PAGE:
We have a strong new genre on our hands: call it the inventive memoir. In this genre a woman at mid-life heads back to the major trauma of her childhood, traveling by means of fragmented memories, other women’s stories and her own inventions. That trauma, for the
authors of these three books, was World War Two. Being peripheral to its battles, they all
dispense with “objective” history and linear chronology. They move back and forth across
time, and whatever they don’t know for sure, they make up.
Of course any memoir recreates the past, but these new ones are bold in asserting their
inventiveness. Their fragmentary structure brings out their news: that fifty years later, the
war still fractures lives; that its survivors deal with trauma by time and again circling back
to absorb a little more; that women far from home still suffer from what they experienced
in their native lands.
This intriguing genre should be set apart and named so it won’t eclipse the conventional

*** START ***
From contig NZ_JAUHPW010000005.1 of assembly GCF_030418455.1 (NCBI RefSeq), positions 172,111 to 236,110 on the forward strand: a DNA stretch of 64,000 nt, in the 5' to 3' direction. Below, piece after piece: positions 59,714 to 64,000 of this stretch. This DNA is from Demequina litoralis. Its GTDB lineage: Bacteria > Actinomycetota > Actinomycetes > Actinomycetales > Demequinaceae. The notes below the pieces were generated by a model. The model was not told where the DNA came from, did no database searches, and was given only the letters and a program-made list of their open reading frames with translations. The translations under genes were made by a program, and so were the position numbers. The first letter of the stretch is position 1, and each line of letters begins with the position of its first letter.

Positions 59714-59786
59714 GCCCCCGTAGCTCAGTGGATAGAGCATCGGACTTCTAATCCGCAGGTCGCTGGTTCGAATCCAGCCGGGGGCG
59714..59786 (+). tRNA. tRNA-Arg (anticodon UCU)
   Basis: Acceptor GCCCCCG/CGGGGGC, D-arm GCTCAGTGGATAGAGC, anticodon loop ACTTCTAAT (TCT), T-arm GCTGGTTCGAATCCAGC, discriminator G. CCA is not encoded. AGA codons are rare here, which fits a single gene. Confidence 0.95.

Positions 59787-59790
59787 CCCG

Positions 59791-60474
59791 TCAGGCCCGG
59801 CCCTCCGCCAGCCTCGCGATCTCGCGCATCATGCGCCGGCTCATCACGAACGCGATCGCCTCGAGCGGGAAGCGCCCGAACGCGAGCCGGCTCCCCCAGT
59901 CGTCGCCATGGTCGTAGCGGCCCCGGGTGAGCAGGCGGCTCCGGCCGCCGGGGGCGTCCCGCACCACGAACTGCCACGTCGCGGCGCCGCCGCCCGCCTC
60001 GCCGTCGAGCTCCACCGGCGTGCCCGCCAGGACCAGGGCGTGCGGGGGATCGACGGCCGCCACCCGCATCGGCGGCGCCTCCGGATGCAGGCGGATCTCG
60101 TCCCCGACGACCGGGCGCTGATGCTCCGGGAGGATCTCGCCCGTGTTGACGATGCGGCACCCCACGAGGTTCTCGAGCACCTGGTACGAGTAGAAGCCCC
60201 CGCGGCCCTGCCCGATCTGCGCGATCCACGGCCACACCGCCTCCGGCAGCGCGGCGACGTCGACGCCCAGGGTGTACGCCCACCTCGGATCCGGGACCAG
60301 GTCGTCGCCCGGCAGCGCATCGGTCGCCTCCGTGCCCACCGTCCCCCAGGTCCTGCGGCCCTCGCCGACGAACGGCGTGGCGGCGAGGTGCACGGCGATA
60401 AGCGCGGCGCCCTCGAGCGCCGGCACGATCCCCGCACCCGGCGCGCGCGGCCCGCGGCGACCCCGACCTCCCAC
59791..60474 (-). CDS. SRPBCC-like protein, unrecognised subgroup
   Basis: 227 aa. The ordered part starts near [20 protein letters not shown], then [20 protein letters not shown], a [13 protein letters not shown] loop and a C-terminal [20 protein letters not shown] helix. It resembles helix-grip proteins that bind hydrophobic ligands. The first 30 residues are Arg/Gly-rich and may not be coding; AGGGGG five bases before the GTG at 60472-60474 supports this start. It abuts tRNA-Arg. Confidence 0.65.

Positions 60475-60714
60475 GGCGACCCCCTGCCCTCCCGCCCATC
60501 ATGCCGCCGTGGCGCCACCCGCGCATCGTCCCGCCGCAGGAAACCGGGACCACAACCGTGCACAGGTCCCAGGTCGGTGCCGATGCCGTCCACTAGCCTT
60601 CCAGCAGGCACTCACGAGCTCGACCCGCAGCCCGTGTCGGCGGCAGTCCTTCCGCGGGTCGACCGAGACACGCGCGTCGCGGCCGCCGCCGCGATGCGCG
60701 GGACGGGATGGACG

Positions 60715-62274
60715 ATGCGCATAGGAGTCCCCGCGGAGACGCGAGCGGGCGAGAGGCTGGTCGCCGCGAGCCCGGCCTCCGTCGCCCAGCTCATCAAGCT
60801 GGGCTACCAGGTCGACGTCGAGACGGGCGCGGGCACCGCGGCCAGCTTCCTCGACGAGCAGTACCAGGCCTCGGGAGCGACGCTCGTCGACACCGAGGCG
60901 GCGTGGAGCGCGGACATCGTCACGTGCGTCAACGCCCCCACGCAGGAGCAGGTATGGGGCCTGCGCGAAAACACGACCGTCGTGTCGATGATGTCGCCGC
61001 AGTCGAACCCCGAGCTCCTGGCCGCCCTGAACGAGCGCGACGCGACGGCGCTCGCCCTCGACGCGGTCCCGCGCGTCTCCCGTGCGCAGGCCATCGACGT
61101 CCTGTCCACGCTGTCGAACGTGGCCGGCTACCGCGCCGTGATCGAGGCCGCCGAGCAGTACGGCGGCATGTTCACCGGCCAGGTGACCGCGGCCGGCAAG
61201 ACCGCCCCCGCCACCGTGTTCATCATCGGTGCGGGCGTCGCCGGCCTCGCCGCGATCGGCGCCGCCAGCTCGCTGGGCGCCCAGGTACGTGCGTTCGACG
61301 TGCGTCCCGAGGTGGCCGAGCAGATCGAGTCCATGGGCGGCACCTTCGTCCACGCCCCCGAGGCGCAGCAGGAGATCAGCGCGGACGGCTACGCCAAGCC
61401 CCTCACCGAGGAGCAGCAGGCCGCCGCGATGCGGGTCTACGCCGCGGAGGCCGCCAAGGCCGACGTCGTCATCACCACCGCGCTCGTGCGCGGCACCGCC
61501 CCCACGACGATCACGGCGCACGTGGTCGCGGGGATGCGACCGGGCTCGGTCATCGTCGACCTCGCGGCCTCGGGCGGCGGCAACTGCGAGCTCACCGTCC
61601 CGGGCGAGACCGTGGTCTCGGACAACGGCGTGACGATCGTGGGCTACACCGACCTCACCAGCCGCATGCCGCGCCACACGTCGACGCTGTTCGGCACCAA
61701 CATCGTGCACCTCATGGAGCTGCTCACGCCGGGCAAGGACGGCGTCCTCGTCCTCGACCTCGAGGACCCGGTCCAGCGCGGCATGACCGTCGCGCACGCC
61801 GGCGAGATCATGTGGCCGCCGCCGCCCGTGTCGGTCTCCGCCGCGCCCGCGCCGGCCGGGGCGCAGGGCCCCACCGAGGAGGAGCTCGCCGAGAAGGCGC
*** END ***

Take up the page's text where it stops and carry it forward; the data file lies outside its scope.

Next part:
testimonies we need whenever Nazi genocide is denied. Inventive memoirs do not testify as if in court, yet they prove the immense collateral damage of the war. When it came,
Agate Nesaule was a little girl in Latvia, Alicia Nitecki a small child in Poland, and Marjorie
Agosin not yet born in Chile. None are European Jews, the primary target of Nazism,
and all now enjoy fruitful lives in the US. Yet all three were so displaced by the Master Race
that they ended up not quite belonging anywhere.
Each author feels compelled to go back in memory, and the return causes a jolt-hence
the irony in their titles. Agosin’s A Cross and a Star, called in Spanish Sagrada
(“Sacred Memory,” with chilling overtones of “Sagrada Farnilia,” the Holy Family),
portrays a Chilean family considered irredeemably unholy just because they were
Jews. Nitecki’s title, Recovered Land, borrows the Nazis’ euphemism for German-occupied
Polish temtory to describe her own recovery of that territory. Nesaule’s title, A
Woman in Amber, plays on amber’s double use for healing wounds or sealing living
beings at one past stage in time. These titles introduce each author’s imaginative
way of retrieving events not grasped verbally during the war, and scarcely reported
since: how Chileans cheered Hitler and tormented Jewish citizens in their midst; how